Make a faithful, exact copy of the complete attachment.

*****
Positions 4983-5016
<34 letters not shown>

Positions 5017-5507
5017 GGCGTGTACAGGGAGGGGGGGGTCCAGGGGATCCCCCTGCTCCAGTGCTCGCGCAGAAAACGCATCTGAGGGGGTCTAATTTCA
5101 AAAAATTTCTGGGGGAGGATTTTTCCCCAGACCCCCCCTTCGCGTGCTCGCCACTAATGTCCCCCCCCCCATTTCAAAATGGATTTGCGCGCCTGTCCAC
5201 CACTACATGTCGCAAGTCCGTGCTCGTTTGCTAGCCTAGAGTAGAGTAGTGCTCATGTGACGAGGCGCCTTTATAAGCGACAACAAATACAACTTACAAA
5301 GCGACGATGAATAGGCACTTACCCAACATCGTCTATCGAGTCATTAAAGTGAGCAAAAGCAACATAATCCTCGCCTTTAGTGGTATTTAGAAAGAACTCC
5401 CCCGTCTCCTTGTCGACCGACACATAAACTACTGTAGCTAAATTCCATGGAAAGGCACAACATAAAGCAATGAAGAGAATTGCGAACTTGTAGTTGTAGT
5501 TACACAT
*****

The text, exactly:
Positions 4983-5016
<34 letters not shown>

Positions 5017-5507
5017 GGCGTGTACAGGGAGGGGGGGGTCCAGGGGATCCCCCTGCTCCAGTGCTCGCGCAGAAAACGCATCTGAGGGGGTCTAATTTCA
5101 AAAAATTTCTGGGGGAGGATTTTTCCCCAGACCCCCCCTTCGCGTGCTCGCCACTAATGTCCCCCCCCCCATTTCAAAATGGATTTGCGCGCCTGTCCAC
5201 CACTACATGTCGCAAGTCCGTGCTCGTTTGCTAGCCTAGAGTAGAGTAGTGCTCATGTGACGAGGCGCCTTTATAAGCGACAACAAATACAACTTACAAA
5301 GCGACGATGAATAGGCACTTACCCAACATCGTCTATCGAGTCATTAAAGTGAGCAAAAGCAACATAATCCTCGCCTTTAGTGGTATTTAGAAAGAACTCC
5401 CCCGTCTCCTTGTCGACCGACACATAAACTACTGTAGCTAAATTCCATGGAAAGGCACAACATAAAGCAATGAAGAGAATTGCGAACTTGTAGTTGTAGT
5501 TACACAT